Q: Well, I'm ready to throw the towel in. I have bad arthritis of my AC joint from an old, old football injury. I've tried everything and the pain is unrelenting. I'm going to have the surgeon lop off the end of the bone. Anything I should know before I head in this direction?
A: The acromioclavicular (AC) joint is located in the front of the shoulder where the acromion meets the clavicle (collar bone). The acromion is a curved piece of bone that comes from the back of the scapula (shoulder blade). It forms a little bony "roof" over the shoulder joint.
Sometimes the end of the clavicle that meets the acromion becomes degenerated and very painful. The standard treatment approach to this problem is conservative (nonoperative) care. Conservative care usually takes care of the problem. The patient takes antiinflammatory medications and works with a physiotherapist. Treatment extends over a period of three to six months. The goal is to reduce pain, restore normal posture and alignment, and improve motion and function.
If you have tried all of these measures and still have chronic pain, then steroid injections (up to three spread out over three to six weeks) may be tried. When all else fails, then surgery becomes a consideration. Make sure before you head this direction, you have covered all your bases with each of the outlined approaches under the conservative care umbrella.
Now if surgery is truly the next step for you, there are two ways the procedure can be done: arthroscopically or with open incision. Here are a few things to know about how these two methods compare. Open incision surgery allows for direct visual inspection of the joint. The surgeon can remove exactly the amount of bone necessary to take care of the problem. But in order to do so, the surgeon must cut through the soft tissues, joint capsule, and ligaments supporting the acromioclavicular (AC) joint.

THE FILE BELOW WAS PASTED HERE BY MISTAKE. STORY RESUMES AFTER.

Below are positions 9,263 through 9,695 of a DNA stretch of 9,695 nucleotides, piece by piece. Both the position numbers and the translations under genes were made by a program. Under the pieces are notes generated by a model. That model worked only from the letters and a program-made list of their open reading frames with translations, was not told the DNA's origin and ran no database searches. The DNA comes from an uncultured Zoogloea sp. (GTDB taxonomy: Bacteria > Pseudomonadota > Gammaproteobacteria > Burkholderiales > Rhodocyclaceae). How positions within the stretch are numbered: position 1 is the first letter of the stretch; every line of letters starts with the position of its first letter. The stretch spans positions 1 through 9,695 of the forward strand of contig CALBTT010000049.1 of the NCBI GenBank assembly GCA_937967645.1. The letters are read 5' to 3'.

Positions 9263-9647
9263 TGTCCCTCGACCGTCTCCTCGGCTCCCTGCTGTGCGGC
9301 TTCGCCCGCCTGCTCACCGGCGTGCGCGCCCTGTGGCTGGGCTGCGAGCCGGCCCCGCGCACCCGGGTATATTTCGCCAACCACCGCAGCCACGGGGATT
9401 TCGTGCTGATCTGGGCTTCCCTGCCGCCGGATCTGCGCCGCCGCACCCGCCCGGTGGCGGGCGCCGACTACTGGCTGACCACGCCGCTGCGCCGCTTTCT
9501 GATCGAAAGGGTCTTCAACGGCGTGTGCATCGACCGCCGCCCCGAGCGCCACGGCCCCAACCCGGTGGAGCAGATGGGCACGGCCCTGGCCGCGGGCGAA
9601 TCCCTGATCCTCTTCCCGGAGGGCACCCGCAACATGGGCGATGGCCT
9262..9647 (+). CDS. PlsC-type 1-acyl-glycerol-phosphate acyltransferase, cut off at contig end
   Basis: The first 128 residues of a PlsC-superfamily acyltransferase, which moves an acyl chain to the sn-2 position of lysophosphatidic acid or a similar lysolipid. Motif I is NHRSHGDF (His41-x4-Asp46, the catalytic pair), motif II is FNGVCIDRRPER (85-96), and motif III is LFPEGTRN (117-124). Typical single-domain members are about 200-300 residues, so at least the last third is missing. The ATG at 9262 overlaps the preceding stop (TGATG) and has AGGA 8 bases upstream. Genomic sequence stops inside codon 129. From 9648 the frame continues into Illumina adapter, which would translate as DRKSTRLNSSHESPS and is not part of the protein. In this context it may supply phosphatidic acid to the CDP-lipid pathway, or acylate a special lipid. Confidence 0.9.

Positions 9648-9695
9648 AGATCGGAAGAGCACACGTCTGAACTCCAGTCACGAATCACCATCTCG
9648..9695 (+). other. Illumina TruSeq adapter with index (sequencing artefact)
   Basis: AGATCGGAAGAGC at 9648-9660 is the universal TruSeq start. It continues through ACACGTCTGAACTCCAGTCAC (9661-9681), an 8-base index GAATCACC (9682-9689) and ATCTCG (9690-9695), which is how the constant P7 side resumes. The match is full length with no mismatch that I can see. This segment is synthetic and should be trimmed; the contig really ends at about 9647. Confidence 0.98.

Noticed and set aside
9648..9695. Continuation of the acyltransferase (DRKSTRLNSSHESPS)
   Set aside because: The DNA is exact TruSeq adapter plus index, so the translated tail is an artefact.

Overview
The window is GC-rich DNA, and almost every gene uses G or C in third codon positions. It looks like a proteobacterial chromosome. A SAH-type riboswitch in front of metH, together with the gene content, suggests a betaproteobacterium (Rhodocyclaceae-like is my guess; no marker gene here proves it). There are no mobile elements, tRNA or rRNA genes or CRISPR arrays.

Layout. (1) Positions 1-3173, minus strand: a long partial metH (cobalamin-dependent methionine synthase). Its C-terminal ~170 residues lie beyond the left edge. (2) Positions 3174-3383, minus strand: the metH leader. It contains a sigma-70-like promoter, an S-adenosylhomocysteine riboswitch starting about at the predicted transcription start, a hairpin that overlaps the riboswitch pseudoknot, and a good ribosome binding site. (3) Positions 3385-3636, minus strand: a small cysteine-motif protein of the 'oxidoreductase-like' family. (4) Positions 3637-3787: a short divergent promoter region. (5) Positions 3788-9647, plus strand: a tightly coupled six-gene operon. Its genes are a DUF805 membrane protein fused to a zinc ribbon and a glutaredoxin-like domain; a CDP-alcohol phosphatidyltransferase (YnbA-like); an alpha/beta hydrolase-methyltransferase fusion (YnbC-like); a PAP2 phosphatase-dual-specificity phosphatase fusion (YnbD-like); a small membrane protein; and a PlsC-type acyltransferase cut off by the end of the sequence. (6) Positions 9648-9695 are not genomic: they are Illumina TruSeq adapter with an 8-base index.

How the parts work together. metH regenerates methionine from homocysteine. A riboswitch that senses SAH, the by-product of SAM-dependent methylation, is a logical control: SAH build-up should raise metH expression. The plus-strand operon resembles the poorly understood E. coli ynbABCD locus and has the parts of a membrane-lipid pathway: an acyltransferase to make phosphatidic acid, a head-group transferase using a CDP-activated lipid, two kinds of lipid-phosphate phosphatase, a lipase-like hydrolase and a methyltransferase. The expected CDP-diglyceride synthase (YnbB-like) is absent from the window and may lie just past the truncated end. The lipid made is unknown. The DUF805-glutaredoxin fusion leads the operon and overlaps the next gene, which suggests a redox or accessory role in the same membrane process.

As you might guess, the arthroscopic procedure has just the opposite advantages and disadvantages. The surgeon does not make a large incision and therefore does not have a wide direct view of all the anatomic structures. But at the same time, none of the soft tissues are cut and therefore do not lose their integrity. Stability of the joint is maintained. And the surgeon can look around inside the joint to see if there are other areas of damage that need repair. That is a big advantage over the open incision approach.
You can certainly ask your surgeon this question -- it's a good one! Having this much information will give you a place to start in discussing this issue with the surgeon. Complications and problems (e.g., infection, fracture, failure of the wound to heal) are always possible with any surgery, no matter how minor. Your surgeon can also fill you in as to the more typical complications he or she sees following this type of procedure.
Reference: William J. Robertson, MD, et al. Arthroscopic Versus Open Distal Clavicle Excision. In The American Journal of Sports Medicine. November 2011. Vol. 39. No. 11. Pp. 2415-2420.